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cel proposed to increase electricity costs

Lu Snyder

SUMMIT COUNTY – Energy bills are said to be on the rise. But then again, maybe not.

In March, cel energy notified its customers statewide of its request to the Colorado Public Utilities Commission (CPUC) to raise electricity prices by “about $102 million between April 15 and Dec. 31.”

The request equals a $4.10 increase monthly for a customer using 625 kilowatt hours (kWh), or an average monthly bill of approximately $44.50.

“Our costs (to generate) fuel and purchase power has increased by about 50 percent over the past five years,” said cel spokesman Mark Stutz. However, rates have remained at a fixed level, he explained.

For example, the cost to cel is approximately $19 per megawatt hour (mWh), but the company can only charge $13 to its customers – a difference of approximately $150 million dollars for 2002. Prior to this, the company was able to mitigate the cost difference through energy trading – a process of buying and selling electricity for profit.

In 2001, cel made $180 million “in positive revenue through energy trading,” Stutz said. Half of that – $90 million – was shared with customers through monthly credits on their bills.

However, energy trading in 2002 has not seen such positive revenues and “the roughly $6 mWh difference is undercollected,” Stutz said. “Sometime, that does have to be paid. It’s going to be collected somehow.”

From cel’s perspective, it’s better to collect that difference now because, in January 2003, gas and electric prices will be reset, representing an estimated 7.5 percent increase.

“What we don’t want is to have our customers have that double whammy in January,” Stutz said. He added, if cel’s proposed increase is not approved until next year, customers would see an approximately 15 percent increase in their bills between January and April of 2003.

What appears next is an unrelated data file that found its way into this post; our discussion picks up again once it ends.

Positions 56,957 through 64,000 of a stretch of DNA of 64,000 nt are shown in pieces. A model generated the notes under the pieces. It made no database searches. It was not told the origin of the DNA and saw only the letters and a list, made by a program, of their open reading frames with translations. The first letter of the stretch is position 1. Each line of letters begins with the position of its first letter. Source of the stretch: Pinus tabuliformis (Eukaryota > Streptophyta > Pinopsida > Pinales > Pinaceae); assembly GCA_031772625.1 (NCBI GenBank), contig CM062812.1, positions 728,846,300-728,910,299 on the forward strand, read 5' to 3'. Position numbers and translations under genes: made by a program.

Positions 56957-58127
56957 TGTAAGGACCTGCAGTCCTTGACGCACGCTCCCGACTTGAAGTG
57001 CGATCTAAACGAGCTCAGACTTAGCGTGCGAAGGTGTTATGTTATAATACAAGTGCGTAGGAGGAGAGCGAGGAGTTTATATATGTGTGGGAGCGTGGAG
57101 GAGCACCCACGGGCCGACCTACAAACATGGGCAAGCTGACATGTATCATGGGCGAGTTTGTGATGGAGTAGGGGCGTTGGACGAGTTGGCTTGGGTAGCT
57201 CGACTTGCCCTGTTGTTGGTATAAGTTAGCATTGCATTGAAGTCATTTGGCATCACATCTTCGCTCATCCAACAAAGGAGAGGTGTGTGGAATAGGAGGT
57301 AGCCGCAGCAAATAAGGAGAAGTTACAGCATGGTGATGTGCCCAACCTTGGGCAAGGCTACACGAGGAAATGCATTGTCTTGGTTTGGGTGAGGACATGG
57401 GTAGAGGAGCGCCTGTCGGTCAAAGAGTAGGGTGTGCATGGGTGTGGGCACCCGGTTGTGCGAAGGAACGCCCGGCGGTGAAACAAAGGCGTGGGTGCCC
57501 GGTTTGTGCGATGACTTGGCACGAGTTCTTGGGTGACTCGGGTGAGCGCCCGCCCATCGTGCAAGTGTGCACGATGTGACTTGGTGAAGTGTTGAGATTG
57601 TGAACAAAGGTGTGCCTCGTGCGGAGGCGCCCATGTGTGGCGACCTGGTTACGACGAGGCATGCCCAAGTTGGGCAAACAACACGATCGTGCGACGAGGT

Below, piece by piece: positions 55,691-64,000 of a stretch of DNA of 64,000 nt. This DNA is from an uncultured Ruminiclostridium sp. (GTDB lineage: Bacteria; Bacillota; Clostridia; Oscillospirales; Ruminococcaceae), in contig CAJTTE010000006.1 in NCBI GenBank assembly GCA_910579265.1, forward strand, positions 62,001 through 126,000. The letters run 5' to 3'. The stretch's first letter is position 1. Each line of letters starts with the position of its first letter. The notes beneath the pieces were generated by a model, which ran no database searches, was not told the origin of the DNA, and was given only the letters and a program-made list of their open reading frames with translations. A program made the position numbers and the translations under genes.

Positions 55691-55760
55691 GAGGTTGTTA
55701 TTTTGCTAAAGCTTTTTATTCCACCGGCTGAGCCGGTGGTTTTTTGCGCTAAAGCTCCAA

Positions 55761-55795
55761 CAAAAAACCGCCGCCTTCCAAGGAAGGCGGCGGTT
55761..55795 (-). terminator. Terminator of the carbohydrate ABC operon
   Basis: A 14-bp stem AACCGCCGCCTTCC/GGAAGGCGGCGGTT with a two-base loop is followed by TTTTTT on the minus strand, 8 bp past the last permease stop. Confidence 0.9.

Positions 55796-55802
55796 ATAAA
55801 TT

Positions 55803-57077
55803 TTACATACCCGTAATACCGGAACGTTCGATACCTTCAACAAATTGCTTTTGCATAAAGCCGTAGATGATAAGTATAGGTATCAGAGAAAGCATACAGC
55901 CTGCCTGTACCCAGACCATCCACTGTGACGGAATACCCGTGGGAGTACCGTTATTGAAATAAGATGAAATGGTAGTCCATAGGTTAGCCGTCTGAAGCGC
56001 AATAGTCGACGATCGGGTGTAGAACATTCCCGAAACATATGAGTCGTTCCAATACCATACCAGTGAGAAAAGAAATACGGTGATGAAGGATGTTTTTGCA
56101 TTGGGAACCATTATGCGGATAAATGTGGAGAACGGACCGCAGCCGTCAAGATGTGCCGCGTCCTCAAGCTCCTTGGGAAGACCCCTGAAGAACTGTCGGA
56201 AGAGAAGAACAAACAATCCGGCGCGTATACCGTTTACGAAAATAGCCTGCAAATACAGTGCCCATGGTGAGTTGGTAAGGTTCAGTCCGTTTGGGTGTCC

While some have expressed concern over the proposed increase, cel also has proposed some decreases as well.

Due to a fairly mild winter and adequate supplies, gas prices have dropped lower than the last heating season, Stutz said. And cel has requested the CPUC to decrease gas prices by $79.2 million – or $4.22 monthly for an average household. Additionally, it requested to discontinue the collection of a 1.33 percent electricity surcharge, “which would result in an annual decrease of $19 million.”

Both proposed decreases were approved by the CPUC and went into effect March 29, Stutz said.

For customers using both gas and electricity, the combined increase and decrease “is essentially a wash,” Stutz said.

But while the proposed increase and coinciding decreases might seem like a lot of money shuffling, Stutz said it’s necessary.

“Not everybody takes both gas and electricity from us,” he said. “They’re separate businesses.”

The CPUC approved a 1.22 percent increase on electricity prices, effective April 15. But the remainder of cel’s proposed increase has yet to be determined. According to Stutz, the increase has been referred to the administrative law judge, who is scheduled to make a recommendation to the PUC later this month or in early May.

There are a number of possibilities for the resulting recommendation, Stutz said. It could be anywhere “from the cel filing has no merit, all the way to granting us fully what we’re seeking.”

At least one Summit County resident has expressed frustration at cel’s proposed increase.

“I refuse to pay the proposed increase unless (it’s used) for the start-up costs of providing us with sustainable energy,” Silverthorne resident Michelle Gabrieloff-Parish said in a letter to cel. “We already have the technology to turn wind, water, solar or even refuse into usable energy.”

“We do have renewable energy programs in place,” Stutz said.

One such program is called Windsource, where wind power is used to generate electricity for the customer.

However, alternative energy sources still cost more than traditional sources such as coal and oil, Stutz said. And cel cannot offer incentives to its customers for such programs because it is prohibited from subsidizing energy costs to a particular group of customers. As a result, customer participation in cel’s renewable programs is voluntary.

Lu Snyder can be reached at 970-668-3998 x203 or lsnyder@summitdaily.com


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